Attorney and activist Andrea Ritchie talks police violence against women of color


Andrea Ritchie discusses police violence, mass incarceration, and criminalization through the perspective of Black women and women of color in a Sac State virtual event Monday, March 8, 2021. The event was held in celebration of Women’s History Month and the 50th anniversary of the women’s studies department at Sacramento State. Screenshot taken via Zoom.

Diego Tejeda

Police misconduct attorney Andrea Ritchie spoke about the increasing rate of female incarceration and police violence towards women of color as part of a virtual celebration of the Sacramento State women’s studies department’s 50th anniversary on Monday.

Her work as a police misconduct attorney, political activist and author has been centered around dismantling the unjust treatment of women, people of color and the LGBTQ community by law enforcement for the last 20 years.

Ritchie said her experiences as a Black, lesbian immigrant influence her work as an activist.

“I say those things when I speak because they’re not necessarily immediately apparent from looking at me,” Ritchie said. “But they definitely shaped the way I approached this work and understand it.” 

As a survivor of both police and interpersonal violence, Ritchie said that those experiences have shaped her dedication to her work for the past 25 years.  

Ritchie said she wrote her book “Invisible No More: Police Violence Against Black Women and Women of Color” because of many unnoticed cases of injustices towards women of color from police. 

She cited the death of Breonna Taylor, the 26-year-old Black woman who was shot and killed in her own home during a no-knock raid by Louisville police officers on March 13, 2020, as a notable exception to this, as Taylor’s death sparked protests and discussion of police brutality worldwide. This is the week of the one-year anniversary of her death. 

“Following Breonna’s killing…Black women’s experiences of police violence are, in this moment, more visible than they ever have been,” Ritchie said.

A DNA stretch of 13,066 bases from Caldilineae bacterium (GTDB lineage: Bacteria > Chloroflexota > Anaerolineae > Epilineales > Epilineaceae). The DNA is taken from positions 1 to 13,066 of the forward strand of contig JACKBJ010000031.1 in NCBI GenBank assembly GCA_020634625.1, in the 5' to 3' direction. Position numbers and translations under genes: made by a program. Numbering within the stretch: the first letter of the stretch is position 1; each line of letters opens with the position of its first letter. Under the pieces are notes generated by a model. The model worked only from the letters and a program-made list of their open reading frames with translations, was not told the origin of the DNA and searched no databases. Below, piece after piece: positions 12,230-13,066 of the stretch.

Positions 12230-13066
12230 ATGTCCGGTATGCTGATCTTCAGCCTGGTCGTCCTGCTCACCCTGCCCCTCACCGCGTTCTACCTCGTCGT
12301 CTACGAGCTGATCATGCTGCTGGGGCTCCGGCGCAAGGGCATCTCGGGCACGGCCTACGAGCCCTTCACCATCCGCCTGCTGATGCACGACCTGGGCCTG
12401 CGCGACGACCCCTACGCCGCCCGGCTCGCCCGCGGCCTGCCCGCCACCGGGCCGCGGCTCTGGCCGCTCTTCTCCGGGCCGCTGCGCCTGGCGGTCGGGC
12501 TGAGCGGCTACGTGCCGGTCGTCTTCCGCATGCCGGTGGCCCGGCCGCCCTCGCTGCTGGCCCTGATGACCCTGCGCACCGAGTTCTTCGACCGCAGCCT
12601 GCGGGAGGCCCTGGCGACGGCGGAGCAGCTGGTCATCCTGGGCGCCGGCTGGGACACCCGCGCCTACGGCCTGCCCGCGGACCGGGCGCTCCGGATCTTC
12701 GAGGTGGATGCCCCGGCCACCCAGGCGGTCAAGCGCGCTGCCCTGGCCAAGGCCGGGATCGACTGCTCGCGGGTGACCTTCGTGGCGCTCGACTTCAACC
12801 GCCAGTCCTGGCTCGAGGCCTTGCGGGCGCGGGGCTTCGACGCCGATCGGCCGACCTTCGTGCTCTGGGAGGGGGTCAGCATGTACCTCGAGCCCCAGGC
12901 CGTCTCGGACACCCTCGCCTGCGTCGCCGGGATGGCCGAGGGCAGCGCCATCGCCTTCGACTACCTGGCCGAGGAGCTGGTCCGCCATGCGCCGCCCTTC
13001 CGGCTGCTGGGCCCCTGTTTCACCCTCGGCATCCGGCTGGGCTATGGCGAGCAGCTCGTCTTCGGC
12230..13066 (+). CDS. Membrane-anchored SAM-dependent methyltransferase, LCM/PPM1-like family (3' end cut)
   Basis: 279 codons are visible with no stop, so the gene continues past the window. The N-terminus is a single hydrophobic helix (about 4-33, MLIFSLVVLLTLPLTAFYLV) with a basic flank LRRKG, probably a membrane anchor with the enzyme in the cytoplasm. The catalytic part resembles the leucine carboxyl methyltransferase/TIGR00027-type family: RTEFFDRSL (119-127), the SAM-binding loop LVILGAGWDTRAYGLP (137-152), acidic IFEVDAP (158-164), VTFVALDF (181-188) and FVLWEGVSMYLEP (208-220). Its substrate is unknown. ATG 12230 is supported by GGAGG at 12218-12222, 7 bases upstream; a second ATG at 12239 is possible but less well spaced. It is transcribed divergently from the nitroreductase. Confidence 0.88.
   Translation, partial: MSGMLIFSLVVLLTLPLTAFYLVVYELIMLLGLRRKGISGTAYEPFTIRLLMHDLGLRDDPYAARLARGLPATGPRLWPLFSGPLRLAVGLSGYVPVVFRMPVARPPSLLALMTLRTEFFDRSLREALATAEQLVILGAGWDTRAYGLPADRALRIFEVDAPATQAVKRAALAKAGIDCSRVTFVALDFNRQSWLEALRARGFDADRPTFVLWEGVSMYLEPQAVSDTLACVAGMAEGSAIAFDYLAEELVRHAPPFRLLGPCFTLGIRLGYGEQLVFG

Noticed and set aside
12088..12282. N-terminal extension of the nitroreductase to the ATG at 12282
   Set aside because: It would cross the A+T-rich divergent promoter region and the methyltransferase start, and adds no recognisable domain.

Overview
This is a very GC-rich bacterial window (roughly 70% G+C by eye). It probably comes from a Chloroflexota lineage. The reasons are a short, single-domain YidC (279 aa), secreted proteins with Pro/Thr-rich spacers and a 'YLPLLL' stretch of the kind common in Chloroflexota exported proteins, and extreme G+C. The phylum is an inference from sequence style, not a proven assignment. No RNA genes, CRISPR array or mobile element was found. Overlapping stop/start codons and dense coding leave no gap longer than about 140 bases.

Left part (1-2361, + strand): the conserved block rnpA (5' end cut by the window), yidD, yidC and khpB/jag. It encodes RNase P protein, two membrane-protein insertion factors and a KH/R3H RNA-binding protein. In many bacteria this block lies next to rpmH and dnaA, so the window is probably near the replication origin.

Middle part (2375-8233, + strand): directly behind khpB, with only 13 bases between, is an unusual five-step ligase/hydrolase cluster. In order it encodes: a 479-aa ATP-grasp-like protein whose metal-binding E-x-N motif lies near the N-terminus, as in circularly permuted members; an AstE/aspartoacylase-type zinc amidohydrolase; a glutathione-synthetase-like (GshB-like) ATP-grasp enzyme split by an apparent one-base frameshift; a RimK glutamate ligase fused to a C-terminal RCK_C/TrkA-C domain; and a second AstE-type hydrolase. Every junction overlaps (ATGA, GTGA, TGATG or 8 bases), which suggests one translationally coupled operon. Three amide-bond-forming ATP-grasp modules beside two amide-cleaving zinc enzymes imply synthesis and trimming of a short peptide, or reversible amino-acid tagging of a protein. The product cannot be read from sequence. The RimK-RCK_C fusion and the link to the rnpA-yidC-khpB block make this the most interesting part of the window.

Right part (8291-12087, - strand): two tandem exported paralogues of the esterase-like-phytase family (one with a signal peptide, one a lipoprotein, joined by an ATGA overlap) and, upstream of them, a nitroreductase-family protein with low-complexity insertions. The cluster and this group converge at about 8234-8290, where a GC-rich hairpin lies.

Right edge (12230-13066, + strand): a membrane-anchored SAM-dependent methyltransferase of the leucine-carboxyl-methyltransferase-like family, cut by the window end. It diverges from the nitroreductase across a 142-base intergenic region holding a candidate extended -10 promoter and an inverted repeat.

Ritchie’s work as an activist and police misconduct attorney actively seeks to remedy the lack of a discussion surrounding Black women and women of color’s experiences of police violence..

“As we go forward, we hope that we will no longer be in a situation where Black women’s experiences and trans people’s experiences are less visible,” Ritchie said.

Ritchie also discussed the statistics of Black men and men of color who are incarcerated.

“Many of us have heard from watching ‘13th’ or reading ‘The New Jim Crow’ that one in three Black men will be incarcerated in their lifetime,” Ritchie said. “That statistic has mobilized a movement to end mass incarceration.”

Ritchie said that while men are normally the main population discussed when talking about incarceration, it is non-white women and transgender people who are facing an increasing likelihood of ending up in jail. 

“When we think of mass incarceration, something that’s also often invisible is the reality that women have been the fastest growing prison and jail populations for the past four or five decades,” Ritchie said.

Andrea Ritchie discusses the increase in the amount of women in prison during her lecture at Sac State’s virtual event Monday, March 8, 2021. Ritchie said the population of women in prison has increased by 700% and twice that amount for jails at 1400% in the past four decades. Screenshot taken via Zoom.

Ritchie said she advocates for the defunding of police and limiting interaction with law enforcement when other, more suitable options exist. 

“The best way to hold a police department accountable is to defund them,” Ritchie said.